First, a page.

On instruction from John Hughes, Edie McClurg's role as the St. Louis rental car agent was partially improvised. Hughes told her to simply riff a fake phone conversation with someone about Thanksgiving plans while Steve Martin remains waiting in line staring at her to finish up. McClurg came up with the idea to speak with her sister about who was going to make what adding "You know I can't cook!". Hughes asked her how she came up with those lines so quickly and she replied that, like his scripts, she just drew it from her own life. McClurg claims to this day that random people ask her to tell them they're fucked.

November 25, 1992 -
Neil Jordan's controversial (for the time) thriller, The Crying Game, starring Stephen Rea, Miranda Richardson, Jaye Davidson, and Forest Whitaker, went into limited release in the US on this date.

Producer Stephen Woolley owned a repertory cinema in London called the Scala. When the film ran into funding issues Woolley borrowed money from the Scala to keep the production afloat.

Another unimportant moment in history-

(we are running around the rest of the week with the girls, home from college, so today is an abbreviated posting)
Today in History:
November 25, 2348 BC -
According to Biblical scholars, a powerful rain storm began on this date. It rained an inch every ten seconds. Imagine that. An inch every ten seconds. The sheer volume and velocity of the deluge, comparable to rapid-fire artillery, ought to have been enough to kill every living thing on the planet in seconds, and yet it reportedly continued at this rate for a full 960 hours.

The only human survivors were a crotchety six-hundred-year-old man and his family. Fortunately, these sturdy souls had had the foresight to gather up two to seven specimens of every species on the planet (excepting, one assumes, the undaunted creatures of the sea) and load them onto a wooden boat before the storm began.

It may not sound like much, put like that, but considering the far-flung distribution of all the various creatures of the earth, and the difficulty of tracking down, say, all the varieties of paramecium without the benefit of a microscope, or sustaining desert flora on a water-logged ship, it was a considerable accomplishment.

I applaud the foresight, initiative, and ambition displayed by Noah and his family, but remain a little wary of the person or persons behind all that rain.

November 25, 1867 -
I can forgive Alfred Nobel for having invented dynamite, but only a fiend in human form could have invented the Nobel Prize - George Bernard Shaw

A patent was granted to Alfred Nobel for dynamite on this date.

To quote Big Jim McBob and Billy Sol Hurok, "May the Lord take a liking to you and blow you up real good!!!"

November 25, 1914 -
Joe DiMaggio was born on this date. In addition to leading the New York Yankees to ten World Series championships, Joe DiMaggio also got to marry Marilyn Monroe.

Be grateful for role models.

November 25, 1920 -
Contrary to popular belief, Macy's didn't host the first Thanksgiving Day parade (Macy's held their first parade in 1924, tied for second in the nation with the J.L. Hudson's Dept. store Thanksgiving Day Parade in Detroit) - that honor goes to their longtime (and now defunct) rival Gimbel Brothers (Gimbels), in Philadelphia, which started the tradition on this date.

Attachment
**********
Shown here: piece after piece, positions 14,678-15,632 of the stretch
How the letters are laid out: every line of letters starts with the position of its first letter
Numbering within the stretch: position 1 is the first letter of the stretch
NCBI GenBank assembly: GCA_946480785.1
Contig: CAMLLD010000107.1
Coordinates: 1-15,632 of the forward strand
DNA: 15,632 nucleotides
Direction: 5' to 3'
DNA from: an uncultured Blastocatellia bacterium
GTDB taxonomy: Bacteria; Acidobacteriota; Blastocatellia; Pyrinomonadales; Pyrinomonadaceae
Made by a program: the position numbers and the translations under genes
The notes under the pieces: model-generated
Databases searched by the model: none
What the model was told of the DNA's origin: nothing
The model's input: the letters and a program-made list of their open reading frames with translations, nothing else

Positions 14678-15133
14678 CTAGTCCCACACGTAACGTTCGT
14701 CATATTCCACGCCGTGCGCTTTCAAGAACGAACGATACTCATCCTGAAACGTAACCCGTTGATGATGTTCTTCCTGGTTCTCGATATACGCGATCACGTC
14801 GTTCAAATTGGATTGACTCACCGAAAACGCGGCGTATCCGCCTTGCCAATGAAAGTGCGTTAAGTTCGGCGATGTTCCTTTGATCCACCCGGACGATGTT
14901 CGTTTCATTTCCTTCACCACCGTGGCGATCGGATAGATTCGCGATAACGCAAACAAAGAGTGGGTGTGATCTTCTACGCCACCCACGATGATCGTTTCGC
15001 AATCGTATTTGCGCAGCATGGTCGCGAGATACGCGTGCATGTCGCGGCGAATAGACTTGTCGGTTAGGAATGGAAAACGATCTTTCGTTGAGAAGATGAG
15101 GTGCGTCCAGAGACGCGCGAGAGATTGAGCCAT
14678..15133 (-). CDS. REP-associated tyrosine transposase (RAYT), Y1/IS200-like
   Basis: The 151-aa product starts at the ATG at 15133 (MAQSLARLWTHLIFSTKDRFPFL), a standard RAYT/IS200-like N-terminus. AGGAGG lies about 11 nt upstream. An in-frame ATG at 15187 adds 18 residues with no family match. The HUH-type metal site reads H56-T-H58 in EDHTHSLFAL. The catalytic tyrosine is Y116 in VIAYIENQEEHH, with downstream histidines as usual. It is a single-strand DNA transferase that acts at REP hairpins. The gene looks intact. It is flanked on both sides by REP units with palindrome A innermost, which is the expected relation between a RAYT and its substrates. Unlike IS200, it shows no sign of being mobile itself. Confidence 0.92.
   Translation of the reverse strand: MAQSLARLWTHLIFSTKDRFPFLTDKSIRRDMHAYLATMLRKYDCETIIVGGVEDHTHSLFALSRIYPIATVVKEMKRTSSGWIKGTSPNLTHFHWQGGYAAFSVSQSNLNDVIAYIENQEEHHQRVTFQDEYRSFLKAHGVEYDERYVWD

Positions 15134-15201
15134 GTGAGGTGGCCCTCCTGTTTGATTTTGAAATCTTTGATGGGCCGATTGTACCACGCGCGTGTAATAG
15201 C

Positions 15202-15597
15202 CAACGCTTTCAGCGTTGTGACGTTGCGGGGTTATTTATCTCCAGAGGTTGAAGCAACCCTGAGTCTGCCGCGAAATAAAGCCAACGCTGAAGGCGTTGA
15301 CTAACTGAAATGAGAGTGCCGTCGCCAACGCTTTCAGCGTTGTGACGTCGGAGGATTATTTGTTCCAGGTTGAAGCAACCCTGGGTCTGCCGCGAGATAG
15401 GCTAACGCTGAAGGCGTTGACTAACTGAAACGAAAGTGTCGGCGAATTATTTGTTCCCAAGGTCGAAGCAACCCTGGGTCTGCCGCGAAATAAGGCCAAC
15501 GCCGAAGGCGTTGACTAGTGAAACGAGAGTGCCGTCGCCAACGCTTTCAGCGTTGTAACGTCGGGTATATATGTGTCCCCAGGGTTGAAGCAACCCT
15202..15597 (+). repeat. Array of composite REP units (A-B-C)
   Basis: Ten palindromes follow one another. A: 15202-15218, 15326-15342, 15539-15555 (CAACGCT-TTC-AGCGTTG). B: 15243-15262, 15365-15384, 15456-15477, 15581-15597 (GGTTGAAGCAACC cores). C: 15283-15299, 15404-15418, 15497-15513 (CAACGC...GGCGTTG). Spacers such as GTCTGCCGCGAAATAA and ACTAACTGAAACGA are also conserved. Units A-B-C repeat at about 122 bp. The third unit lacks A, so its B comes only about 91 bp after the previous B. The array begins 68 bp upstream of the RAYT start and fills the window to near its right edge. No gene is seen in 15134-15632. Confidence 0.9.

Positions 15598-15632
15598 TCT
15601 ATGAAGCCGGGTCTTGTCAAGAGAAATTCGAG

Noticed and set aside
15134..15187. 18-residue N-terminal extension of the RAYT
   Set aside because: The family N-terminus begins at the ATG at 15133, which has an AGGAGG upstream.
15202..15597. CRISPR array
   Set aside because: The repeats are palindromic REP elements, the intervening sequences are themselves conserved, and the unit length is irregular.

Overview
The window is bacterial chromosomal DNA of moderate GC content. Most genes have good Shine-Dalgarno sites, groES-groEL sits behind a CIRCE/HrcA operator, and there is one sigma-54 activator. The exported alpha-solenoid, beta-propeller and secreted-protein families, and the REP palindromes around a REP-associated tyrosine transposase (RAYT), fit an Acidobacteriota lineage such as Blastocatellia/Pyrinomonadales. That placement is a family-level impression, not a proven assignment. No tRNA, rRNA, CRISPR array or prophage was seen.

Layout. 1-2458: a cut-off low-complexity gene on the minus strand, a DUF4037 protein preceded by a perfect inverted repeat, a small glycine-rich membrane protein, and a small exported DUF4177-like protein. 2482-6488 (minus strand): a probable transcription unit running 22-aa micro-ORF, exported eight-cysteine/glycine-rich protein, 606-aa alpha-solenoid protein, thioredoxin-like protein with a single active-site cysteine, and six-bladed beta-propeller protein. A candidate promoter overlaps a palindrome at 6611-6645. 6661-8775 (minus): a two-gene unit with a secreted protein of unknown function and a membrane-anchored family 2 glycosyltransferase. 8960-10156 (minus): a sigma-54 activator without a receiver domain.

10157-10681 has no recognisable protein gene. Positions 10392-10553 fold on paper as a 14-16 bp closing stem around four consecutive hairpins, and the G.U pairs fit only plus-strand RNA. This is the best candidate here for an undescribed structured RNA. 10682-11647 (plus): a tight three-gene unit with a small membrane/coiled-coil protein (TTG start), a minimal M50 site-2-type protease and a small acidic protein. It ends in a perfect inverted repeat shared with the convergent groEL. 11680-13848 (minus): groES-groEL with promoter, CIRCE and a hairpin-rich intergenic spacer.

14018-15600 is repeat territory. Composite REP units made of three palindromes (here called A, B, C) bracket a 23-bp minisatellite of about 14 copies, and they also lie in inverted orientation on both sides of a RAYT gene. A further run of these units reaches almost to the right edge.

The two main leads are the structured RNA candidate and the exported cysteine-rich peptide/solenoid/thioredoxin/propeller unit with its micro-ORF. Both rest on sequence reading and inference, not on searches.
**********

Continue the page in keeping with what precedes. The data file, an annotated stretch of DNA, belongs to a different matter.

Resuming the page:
The first parade featured 50 costumed store employees leading a fireman dressed as Santa to the store on Eighth and Market Streets. Santa Claus, upon reaching Gimbels, would scale a fire truck ladder to the store’s eighth floor, conveniently the home of Gimbels Toyland themed dept.

November 25, 1944 -
On this date, a carrier pigeon Paddy was decorated for his effort in the war against Nazi Germany. In the service of Royal Air Force, Paddy had achieved to get a message from Normandy to England in the fastest crossing of the English Channel: 4 hours and 50 minutes.

When receiving his Order of Merit Paddy was described as "exceptionally intelligent". Unfortunately for Paddy and his compatriots, wartime rationing was still on-going and they were broasted and served at a White House holiday luncheon soon therefafter.

November 25, 1963 -
The flag draped coffin containing the purported remains of the man, many Americans believed to have been John F. Kennedy was buried at Arlington National Cemetery. And on November 29, President Lyndon Baines Johnson appointed Chief Justice Earl Warren the head of a commission to investigate the alleged assassination of the person believed to have been John F. Kennedy.

Once again, be grateful the CIA, the Cuban exile community, the Rosicrucians, extraterrestrials, and the Children's Television Workshop don't give a damn about you.

November 25, 1970 -
Japanese playwright, poet, novelist, nationalist, body building enthusiast and patron of transvestite bars, Yukio Mishima (Kimitake Hiraoka) committed seppuku (self disembowelment) after an aborted coup attempt in Japan on this date.

He had authored over 100 works and was deemed by Life magazine the "Japanese Hemmingway".

One has to ask themselves - why is perfect purity only possible when you turn your life into a line of poetry written with a splash of blood. (I don't know, maybe you don't ask yourself these type of questions.)

On November 25, 1977, Greece announced the discovery of the tomb of King Philip II, the father of Alexander the Great.

On November 26, 1922, archaeologists Lord Carnarvon and Howard Carter opened the tomb of Egypt’s King Tutankhamen.

Be grateful that the high point of your job isn’t digging up people who’ve been dead for thousands of years.

November 25, 1987 -
Fawn Hall, Oliver North's assistant, removes documents from sealed National Security Council offices inside the White House by hiding them inside her skirt, causing President Ronald Reagan to form a task force which eventually put both North and Hall on trial.

Another true American Patriot. Be grateful you're not called upon to assist your boss by shoving stuff in your panties.

And so it goes